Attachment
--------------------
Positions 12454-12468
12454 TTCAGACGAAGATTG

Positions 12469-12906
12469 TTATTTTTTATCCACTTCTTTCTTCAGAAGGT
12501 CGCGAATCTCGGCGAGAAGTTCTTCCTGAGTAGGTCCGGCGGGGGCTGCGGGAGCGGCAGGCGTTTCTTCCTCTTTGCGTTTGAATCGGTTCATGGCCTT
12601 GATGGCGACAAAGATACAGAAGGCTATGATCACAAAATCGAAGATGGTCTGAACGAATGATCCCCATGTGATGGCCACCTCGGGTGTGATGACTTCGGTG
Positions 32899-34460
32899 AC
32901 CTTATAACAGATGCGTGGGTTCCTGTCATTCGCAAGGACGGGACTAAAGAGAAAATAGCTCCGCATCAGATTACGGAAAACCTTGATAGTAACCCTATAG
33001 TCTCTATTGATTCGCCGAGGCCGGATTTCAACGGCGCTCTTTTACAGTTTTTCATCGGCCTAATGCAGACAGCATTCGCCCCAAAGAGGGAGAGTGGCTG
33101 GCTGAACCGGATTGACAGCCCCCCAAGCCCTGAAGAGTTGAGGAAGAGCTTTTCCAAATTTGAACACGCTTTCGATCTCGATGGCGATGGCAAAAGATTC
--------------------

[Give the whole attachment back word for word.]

Positions 12454-12468
12454 TTCAGACGAAGATTG

Positions 12469-12906
12469 TTATTTTTTATCCACTTCTTTCTTCAGAAGGT
12501 CGCGAATCTCGGCGAGAAGTTCTTCCTGAGTAGGTCCGGCGGGGGCTGCGGGAGCGGCAGGCGTTTCTTCCTCTTTGCGTTTGAATCGGTTCATGGCCTT
12601 GATGGCGACAAAGATACAGAAGGCTATGATCACAAAATCGAAGATGGTCTGAACGAATGATCCCCATGTGATGGCCACCTCGGGTGTGATGACTTCGGTG
Positions 32899-34460
32899 AC
32901 CTTATAACAGATGCGTGGGTTCCTGTCATTCGCAAGGACGGGACTAAAGAGAAAATAGCTCCGCATCAGATTACGGAAAACCTTGATAGTAACCCTATAG
33001 TCTCTATTGATTCGCCGAGGCCGGATTTCAACGGCGCTCTTTTACAGTTTTTCATCGGCCTAATGCAGACAGCATTCGCCCCAAAGAGGGAGAGTGGCTG
33101 GCTGAACCGGATTGACAGCCCCCCAAGCCCTGAAGAGTTGAGGAAGAGCTTTTCCAAATTTGAACACGCTTTCGATCTCGATGGCGATGGCAAAAGATTC